Many of the yukkiest, most pointless, timewasting activities in boat building and repair are all down to the misuse of silicon sealants. Generally if there is a leak some handyman type will try and fix it with this awful stuff. It is absolutely fine in bathrooms and houses but it just does not belong on boats. Why?
silicone sealant - no, no, no.
You can't paint it.
You can't sand it.
It doesn't stick well enough to be structural or to stop boat type leaks in its own right
It doesn't stick poorly enough to be easily removed.
When the thinners from paints hit it they spread its unpaintability to nearby areas which it hasn't contacted directly. YOu can the wash and sand to try and get rid of the residue and it just spreads it over the whole area so that the paint bubbles in an intermittent sort of way.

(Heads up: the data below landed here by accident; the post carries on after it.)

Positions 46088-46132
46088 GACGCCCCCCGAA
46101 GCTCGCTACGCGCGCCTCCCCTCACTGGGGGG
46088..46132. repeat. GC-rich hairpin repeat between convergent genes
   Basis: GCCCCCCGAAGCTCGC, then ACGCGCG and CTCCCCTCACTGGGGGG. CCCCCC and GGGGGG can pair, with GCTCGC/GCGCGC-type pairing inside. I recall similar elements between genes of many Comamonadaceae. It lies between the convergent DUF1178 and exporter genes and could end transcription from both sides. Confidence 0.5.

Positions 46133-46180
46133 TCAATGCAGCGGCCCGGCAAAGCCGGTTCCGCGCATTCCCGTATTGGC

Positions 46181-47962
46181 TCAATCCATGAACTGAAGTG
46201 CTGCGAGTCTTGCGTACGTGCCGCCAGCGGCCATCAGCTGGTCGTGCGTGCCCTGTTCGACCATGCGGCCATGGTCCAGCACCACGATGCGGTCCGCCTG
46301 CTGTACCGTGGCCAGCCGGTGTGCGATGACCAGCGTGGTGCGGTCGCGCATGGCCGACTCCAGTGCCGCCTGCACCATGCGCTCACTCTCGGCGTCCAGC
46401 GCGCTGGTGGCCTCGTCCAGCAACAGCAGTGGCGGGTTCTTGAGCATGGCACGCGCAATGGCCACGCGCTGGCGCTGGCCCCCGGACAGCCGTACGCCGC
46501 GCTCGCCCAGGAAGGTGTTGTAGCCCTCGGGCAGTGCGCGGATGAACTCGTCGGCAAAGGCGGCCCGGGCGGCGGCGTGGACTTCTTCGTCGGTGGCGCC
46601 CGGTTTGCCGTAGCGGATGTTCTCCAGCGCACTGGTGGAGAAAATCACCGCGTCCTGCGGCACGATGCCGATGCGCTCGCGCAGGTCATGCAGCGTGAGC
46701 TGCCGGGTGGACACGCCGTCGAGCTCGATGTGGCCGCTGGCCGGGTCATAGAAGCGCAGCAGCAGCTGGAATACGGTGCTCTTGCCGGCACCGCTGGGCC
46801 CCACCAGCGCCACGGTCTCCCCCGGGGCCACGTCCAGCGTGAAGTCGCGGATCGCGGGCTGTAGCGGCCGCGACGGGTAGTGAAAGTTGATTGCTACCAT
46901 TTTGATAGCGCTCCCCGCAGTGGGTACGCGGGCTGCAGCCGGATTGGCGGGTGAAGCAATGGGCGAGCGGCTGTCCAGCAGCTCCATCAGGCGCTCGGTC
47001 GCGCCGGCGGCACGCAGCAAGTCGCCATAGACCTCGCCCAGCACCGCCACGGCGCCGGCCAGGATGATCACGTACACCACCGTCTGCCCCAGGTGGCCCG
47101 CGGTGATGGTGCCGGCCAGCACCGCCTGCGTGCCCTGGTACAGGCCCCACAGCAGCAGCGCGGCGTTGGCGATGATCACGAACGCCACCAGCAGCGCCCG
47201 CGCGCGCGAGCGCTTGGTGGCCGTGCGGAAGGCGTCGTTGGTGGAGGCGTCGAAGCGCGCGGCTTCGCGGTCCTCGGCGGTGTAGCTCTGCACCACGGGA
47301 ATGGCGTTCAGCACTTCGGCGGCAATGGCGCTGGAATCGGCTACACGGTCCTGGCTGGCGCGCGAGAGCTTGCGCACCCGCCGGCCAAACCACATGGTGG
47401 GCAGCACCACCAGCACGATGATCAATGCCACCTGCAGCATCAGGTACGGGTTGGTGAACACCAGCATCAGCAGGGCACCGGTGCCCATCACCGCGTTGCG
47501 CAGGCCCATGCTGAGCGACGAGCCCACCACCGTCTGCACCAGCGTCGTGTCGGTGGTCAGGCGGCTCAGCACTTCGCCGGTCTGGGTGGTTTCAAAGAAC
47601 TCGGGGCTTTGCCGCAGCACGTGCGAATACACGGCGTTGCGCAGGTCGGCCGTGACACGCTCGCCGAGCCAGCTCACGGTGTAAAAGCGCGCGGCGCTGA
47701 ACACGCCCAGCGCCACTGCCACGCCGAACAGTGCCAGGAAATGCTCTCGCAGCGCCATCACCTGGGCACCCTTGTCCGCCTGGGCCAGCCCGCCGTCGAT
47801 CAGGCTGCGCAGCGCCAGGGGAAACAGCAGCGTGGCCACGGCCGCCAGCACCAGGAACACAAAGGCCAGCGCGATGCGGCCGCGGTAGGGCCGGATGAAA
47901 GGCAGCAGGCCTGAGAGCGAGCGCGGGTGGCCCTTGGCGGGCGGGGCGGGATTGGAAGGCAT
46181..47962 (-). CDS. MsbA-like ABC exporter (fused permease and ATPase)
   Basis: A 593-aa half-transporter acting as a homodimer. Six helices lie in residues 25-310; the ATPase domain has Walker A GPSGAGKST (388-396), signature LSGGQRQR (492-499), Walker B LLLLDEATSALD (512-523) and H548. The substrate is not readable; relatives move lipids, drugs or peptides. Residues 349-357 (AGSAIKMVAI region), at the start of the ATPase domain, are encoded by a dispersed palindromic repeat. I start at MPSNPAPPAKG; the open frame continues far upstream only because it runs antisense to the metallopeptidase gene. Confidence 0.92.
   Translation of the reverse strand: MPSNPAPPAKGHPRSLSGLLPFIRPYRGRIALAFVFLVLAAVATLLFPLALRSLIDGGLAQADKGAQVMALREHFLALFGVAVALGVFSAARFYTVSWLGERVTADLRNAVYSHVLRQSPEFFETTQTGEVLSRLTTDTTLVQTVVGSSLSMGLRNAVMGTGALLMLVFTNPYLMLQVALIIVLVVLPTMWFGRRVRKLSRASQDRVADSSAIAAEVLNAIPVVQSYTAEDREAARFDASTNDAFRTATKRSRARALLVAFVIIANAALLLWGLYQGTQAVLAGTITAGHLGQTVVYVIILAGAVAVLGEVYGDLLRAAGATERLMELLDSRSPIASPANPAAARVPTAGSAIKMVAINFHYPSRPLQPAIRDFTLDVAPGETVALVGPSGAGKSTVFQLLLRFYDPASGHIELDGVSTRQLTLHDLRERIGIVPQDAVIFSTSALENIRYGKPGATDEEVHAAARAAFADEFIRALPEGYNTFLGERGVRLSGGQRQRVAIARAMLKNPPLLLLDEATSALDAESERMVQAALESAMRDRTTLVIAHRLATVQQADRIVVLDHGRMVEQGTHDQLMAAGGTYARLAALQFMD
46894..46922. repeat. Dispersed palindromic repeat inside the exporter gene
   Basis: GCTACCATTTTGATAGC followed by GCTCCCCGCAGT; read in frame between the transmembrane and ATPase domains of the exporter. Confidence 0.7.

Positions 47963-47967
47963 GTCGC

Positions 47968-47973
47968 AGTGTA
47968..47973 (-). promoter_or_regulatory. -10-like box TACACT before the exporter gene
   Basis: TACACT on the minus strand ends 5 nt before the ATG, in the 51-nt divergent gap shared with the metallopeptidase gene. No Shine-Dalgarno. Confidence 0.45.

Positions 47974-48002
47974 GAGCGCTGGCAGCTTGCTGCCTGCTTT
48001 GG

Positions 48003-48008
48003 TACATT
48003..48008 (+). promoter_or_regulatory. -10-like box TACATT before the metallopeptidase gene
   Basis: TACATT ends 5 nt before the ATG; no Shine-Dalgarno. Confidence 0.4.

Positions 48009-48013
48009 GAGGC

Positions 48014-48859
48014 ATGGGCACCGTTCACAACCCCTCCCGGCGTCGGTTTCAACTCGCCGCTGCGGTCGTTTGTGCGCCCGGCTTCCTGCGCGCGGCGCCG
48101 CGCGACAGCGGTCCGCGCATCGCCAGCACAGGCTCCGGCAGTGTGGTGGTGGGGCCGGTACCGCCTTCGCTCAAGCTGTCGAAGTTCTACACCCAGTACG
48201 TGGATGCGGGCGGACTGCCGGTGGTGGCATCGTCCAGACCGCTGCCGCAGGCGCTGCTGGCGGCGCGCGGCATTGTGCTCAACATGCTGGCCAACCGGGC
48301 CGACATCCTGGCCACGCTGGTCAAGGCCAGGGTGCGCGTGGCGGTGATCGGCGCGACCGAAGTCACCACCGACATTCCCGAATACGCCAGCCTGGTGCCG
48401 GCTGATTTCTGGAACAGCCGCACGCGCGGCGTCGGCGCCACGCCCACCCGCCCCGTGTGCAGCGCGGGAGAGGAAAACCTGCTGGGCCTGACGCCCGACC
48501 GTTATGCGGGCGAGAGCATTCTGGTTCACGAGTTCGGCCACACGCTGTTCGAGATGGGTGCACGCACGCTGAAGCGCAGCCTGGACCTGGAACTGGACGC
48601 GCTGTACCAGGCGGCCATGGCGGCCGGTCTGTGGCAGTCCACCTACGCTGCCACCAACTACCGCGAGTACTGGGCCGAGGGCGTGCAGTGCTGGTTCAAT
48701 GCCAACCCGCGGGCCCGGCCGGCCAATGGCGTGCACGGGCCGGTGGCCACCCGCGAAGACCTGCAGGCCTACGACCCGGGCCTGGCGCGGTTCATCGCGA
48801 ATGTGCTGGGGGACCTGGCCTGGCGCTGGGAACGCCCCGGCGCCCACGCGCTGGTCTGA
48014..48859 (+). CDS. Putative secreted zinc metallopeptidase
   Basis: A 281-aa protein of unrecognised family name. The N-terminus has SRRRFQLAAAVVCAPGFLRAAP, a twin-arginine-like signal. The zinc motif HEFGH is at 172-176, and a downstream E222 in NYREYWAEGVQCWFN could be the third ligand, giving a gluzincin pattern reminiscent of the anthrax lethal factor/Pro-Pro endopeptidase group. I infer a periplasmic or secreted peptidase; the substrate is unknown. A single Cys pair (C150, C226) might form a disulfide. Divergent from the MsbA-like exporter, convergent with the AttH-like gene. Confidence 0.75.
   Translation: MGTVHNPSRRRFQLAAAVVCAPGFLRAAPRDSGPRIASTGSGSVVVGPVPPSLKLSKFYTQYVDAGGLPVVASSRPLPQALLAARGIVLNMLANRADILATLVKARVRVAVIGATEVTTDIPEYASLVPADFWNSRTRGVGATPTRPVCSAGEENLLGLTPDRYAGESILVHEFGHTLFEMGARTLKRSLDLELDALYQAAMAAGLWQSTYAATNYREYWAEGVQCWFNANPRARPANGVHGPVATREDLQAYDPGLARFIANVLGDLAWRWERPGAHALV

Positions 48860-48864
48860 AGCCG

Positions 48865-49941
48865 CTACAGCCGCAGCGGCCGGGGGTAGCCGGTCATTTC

The only place it works is underneath fittings that are bolted or screwed to the boat - but ONLY on boats that will never be painted - even fibreglass boats may be painted one day - so what boats could they be?
Use a polyurethane sealer like sikaflex. It can be sanded, painted and it doesn't really cost much more. It also seals gaps in a structural way - so if the bits move relative to each other it will still keep on working.
In fact you can glue a whole boat together with sikaflex - not that I'd recommend it - epoxy does a better job in most cases - but there are places...
Disclaimer - if I sound bitter it's because of bitter experience. I worked as a professional boat painter and varnisher over several years - silicone sealant was the #1 reason for having to redo work that we thought was finished.
About the author:
Michael Storer supplies Wooden and Plywood Boat Plans for Amateur Boatbuilders. They specialise in Light, Elegant, High Performance, and Simple Construction. You can buy his plans with Detailed Step by Step Instructions by going to his website